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Paul Burton: The Voice is an opportunity for transformation

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NSW President Paul Burton explains why the Society of St Vincent de Paul supports a Yes vote on 14 October. Photo: Supplied
NSW President Paul Burton explains why the Society of St Vincent de Paul supports a Yes vote on 14 October. Photo: Supplied

A transformative change of heart and mind is a fundamental aspect of the Christian worldview.

The acceptance of an invitation towards transformation generated by spiritual reassessment is known as metanoia.

Such transformation is highly relevant in the current moment as our society considers whether to accept or reject the invitation to affirm a First Nations Voice to Parliament.

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It is important to objectively understand the defining differences presented by the respective campaigns. I believe it is the personal responsibility of everyone to be comprehensively informed ahead of making such a choice on 14 October.

This is what is required of us as a society, as individuals, and underwrites our personal accountability as members of the Christian belief system.

The invitation we are presented with must be one that brings about notable transformation and inclusion, not only individually, but across our Australian society.

In this way, it is similar to St Paul’s message in Galatians 3:28:

“There is no longer Jew or Greek, there is no longer slave or free, there is no longer male or female; for all of you are one in Christ Jesus.”

The invitation of the First Nations Voice to Parliament is a transformative moment for us all and prompts us to firmly reflect on all important factors that have made our country a global destination.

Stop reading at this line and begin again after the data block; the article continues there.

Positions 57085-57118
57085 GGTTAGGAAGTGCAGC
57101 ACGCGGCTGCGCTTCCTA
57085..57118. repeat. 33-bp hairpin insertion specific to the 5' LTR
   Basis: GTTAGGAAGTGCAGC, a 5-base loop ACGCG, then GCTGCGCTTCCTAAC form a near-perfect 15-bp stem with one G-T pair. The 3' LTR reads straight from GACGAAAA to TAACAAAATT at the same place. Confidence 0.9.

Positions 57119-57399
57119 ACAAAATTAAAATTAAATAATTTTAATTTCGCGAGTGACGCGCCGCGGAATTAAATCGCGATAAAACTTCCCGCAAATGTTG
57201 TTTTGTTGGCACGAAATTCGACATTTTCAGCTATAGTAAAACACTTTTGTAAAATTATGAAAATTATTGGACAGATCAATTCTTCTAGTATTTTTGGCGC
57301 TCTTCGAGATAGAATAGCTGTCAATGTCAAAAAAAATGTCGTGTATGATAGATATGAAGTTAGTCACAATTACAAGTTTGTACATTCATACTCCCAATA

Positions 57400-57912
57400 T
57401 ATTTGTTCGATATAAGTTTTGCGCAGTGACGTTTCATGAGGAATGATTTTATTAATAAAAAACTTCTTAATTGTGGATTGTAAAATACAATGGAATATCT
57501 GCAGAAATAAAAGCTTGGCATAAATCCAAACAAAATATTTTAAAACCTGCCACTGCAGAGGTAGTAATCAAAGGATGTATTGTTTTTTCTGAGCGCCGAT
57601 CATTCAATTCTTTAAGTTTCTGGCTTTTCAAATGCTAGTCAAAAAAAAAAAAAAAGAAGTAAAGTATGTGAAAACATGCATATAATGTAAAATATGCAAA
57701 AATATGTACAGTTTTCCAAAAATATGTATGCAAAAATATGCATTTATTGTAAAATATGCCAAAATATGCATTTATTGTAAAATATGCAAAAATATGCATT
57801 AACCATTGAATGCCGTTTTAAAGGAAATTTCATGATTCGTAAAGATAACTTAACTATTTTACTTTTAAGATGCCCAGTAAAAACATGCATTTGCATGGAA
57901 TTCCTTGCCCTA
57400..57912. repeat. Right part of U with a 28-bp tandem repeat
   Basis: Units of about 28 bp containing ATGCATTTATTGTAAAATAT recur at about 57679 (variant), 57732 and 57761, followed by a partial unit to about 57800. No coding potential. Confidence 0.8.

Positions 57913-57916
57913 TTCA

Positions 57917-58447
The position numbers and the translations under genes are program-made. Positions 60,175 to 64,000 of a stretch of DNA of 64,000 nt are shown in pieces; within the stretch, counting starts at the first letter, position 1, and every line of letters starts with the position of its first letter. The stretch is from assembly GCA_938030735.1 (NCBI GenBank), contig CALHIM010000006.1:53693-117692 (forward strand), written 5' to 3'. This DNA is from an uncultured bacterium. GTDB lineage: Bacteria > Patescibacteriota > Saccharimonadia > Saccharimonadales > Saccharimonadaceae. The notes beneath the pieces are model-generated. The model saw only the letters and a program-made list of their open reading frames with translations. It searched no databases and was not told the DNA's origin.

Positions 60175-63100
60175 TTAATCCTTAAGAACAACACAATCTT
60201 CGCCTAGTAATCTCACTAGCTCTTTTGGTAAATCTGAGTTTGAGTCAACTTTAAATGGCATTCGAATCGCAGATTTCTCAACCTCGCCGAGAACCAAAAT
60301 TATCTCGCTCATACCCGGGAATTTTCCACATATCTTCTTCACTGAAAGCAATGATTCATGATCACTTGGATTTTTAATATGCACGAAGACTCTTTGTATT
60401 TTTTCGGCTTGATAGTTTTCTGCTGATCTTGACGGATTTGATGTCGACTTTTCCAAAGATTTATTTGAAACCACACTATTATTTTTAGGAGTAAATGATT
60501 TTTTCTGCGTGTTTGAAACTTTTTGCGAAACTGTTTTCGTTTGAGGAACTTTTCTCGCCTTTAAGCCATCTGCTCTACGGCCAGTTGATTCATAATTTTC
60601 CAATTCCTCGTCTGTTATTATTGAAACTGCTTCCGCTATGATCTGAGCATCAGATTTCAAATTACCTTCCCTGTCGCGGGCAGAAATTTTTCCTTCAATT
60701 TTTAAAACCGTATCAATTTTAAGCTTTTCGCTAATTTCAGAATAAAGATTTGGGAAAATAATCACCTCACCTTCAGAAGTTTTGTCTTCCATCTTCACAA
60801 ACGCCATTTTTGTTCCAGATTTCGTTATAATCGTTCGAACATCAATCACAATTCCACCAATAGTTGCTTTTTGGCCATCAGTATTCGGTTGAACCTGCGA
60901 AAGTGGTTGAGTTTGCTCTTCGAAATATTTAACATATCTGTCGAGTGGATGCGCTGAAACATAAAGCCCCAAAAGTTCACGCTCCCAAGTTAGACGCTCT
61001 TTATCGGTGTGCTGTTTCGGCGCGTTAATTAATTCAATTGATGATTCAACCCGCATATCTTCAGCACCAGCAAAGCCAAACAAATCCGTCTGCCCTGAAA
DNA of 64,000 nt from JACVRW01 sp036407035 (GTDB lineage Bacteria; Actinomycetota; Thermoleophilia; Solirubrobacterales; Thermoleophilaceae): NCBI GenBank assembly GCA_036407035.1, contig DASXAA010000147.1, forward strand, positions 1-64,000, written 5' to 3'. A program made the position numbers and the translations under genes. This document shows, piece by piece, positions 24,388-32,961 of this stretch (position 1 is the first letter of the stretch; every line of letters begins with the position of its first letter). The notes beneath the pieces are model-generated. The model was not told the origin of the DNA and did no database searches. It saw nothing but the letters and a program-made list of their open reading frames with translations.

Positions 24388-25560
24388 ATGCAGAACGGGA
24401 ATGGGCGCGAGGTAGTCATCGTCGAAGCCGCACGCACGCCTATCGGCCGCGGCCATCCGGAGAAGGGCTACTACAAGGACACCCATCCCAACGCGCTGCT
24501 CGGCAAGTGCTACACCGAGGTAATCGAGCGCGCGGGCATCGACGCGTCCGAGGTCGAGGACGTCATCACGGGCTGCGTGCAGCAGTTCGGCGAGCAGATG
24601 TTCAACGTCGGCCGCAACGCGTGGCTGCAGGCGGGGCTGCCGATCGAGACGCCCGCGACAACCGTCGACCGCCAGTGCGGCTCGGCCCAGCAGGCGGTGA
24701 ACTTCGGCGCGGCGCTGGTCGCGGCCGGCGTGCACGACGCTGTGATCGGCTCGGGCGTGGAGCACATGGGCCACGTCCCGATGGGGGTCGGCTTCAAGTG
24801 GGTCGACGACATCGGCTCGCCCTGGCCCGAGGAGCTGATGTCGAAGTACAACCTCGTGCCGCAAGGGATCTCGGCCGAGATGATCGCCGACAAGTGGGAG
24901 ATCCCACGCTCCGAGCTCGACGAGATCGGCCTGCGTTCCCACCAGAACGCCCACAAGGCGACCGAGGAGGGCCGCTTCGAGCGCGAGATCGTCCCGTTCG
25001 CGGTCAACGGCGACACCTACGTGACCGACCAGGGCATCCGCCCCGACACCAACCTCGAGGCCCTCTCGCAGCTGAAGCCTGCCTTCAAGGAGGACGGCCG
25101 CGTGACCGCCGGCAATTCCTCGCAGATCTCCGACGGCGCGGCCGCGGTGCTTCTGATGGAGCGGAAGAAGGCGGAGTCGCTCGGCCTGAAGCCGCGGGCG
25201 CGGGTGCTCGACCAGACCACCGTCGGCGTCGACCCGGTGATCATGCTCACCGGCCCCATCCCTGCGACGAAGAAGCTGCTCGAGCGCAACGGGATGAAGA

The St Vincent de Paul Society, as a lay-Catholic organisation, aspires to bring about a more just and compassionate society.

We see the First Nations Voice to Parliament as a matter of social justice, informed by Catholic social teachings, and made real by the circumstances faced by the people we assist.

Our members work in communities across the state providing support with food, clothing, household bills and other expenses to people in need.

In the last year alone, a quarter of the people who sought this assistance identified as Aboriginal or Torres Strait Islander.

Every day, as our members meet people in their time of need, one of the most impactful things spoken of is not the material assistance received, but rather the recognition of being seen and heard in moments of struggle.

Experiences are heard, when previously overlooked circumstances are transcended by the light of Christian charity. We seek a similar experience in accepting, through responsible consideration, the invitation of the First Nations Voice to Parliament.

The Voice to Parliament is about more than the status of our First Nations people.

It is not to be seen as just another step in the reconciliation process but an opportunity to consider the transformation of our society for all of us.

A society is possible where we acknowledge centuries of systemic disadvantage caused by colonisation, the associated injustices that continue to this day and a future with better outcomes.

Seeking to transform outcomes in areas of health, education, housing and jobs, as outlined by Indigenous Affairs minister Linda Burney, is not a zero-sum game. The pursuit of all related initiatives will be to the betterment of our society as a whole.

We need to consider the opportunity of a future where, as individuals and a society, we are willing to hear all the voices of our planet’s oldest living culture, on matters that directly affect them.

We have an opportunity for transformation, so will we be ready to embrace our metanoia moment?

Hope and prayer will guide the referendum in establishing a result which will truly reflect the responsible and informed heart of all our Australian people.

I encourage everyone to accept the invitation presented by the First Nations Voice to Parliament and the transformative opportunity that comes with it for a more just and compassionate society for all of us.

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